Google Inc (NASDAQ:GOOG)‘s public fiber optic network may sound like a one off experiment to scratch the company’s innovation fancy, but it is much more than that. There is strong demand for faster Internet, as America’s Internet is slow compared to global standards. Google Inc (NASDAQ:GOOG) already has the technical know-how to become a public Internet service provider (ISP), as it handles around 25% U.S. web traffic. Many Google experiments have little impact on the company’s bottom-line, but Google Fiber is shaping up to be a different story.
Google’s Pricing Advantage
America does not have many public high speed Internet solutions, but Verizon Communications Inc. (NYSE:VZ)‘s FiOS product is one of the closest competitors to Google Fiber. While Google Inc (NASDAQ:GOOG) Fiber offers a 1 gigabyte Internet and TV package for $120 a month, Verizon Communications Inc. (NYSE:VZ)’s FiOS offers a 0.5 gigabyte Internet and TV package for $310 per month. To help compensate for the lower speed, Verizon offers more TV options.
Google Fiber offers higher speeds at a much more reasonable price. It is important to remember that these speeds are peak speeds, and actual performance is usually slower than the sticker number. While Verizon is quick to argue that a 0.5 gigabyte download speed is enough for all consumer needs, performance degradation means that customers are more likely to feel Verizon Communications Inc. (NYSE:VZ)’s bandwidth constraints.
Look at the Big Picture
Growing profits through acquisitions is challenging, and Motorola Mobile is still losing money. Google needs to keep growing its revenue and justify its price to earnings (P/E) ratio around 26. Already, its one year earnings per share (EPS) growth rate of 10.3% is far below its five year EPS growth rate of 19.5%. In order to get its purchase of Motorola approved by regulators, it had to agree to maintain Android as a free product.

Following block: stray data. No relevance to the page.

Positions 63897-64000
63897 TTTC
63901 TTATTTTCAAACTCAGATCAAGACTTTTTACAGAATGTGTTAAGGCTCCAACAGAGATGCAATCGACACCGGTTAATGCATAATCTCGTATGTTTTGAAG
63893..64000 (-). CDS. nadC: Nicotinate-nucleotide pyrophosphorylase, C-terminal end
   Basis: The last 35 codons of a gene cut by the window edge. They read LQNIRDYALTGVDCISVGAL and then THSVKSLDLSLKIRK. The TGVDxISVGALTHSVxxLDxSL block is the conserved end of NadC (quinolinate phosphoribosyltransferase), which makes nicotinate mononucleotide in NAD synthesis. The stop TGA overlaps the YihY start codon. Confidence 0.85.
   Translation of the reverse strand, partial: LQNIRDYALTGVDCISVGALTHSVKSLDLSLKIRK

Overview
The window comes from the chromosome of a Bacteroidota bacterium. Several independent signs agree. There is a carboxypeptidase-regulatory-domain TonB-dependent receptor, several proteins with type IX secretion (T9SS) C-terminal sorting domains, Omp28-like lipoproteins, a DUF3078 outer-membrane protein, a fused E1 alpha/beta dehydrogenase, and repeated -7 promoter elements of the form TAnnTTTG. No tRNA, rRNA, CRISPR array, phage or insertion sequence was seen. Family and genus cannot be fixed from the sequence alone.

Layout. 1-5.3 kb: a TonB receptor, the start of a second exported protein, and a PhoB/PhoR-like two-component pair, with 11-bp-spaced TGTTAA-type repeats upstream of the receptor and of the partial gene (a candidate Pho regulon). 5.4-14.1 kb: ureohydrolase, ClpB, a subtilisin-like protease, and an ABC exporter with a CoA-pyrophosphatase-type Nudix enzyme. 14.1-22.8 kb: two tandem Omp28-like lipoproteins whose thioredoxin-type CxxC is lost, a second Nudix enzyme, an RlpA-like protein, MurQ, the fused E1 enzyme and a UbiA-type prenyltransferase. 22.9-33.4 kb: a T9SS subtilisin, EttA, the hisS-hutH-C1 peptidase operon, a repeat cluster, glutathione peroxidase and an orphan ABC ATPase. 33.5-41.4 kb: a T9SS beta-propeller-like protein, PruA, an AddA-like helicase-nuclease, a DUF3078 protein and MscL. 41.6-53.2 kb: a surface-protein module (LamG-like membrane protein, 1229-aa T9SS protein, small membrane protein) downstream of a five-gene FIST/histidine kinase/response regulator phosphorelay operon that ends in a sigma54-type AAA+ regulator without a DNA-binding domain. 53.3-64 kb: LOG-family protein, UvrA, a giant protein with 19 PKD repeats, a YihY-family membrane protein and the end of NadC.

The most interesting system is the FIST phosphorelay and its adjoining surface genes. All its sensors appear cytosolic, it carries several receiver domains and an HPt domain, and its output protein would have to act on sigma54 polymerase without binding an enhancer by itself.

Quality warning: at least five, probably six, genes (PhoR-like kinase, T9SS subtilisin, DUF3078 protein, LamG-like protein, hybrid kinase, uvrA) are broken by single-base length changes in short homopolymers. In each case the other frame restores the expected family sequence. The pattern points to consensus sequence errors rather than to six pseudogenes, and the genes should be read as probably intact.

The U.S. ISP market is big with annual sales around $48 billion. If Google Inc (NASDAQ:GOOG) chooses to become an ISP it will be able to substantially increase its profits without any stressful acquisitions.
Google’s 2012 revenue was $50 billion, and the majority of that comes from selling advertisements. Faster download speeds equal more video consumption, which will boost Google Inc (NASDAQ:GOOG)’s advertising revenue and share of brand advertising dollars. Google already has the technical knowledge to become a public ISP, and its bottom-line is just waiting.
Verizon is quick to criticize the idea of ultra-high speed Internet to homes as overkill, but the company has other reasons to be afraid of Google. Verizon’s slow growth will limit the amount of money it has available for capital investment and new product offerings.
In 2012, Google produced earnings before interest and taxes (EBIT) of $13.5 billion, while Verizon produced an EBIT of $12.5 billion. With Verizon’s five-year revenue growth rate of 3.7% and Google Inc (NASDAQ:GOOG)’s five-year revenue growth rate of 21.5%, it is reasonable to expect that in the long run Google will put out more profits than Verizon. Verizon’s lower profit margin of 10.5% further constricts the amount of money it has available for capital investment.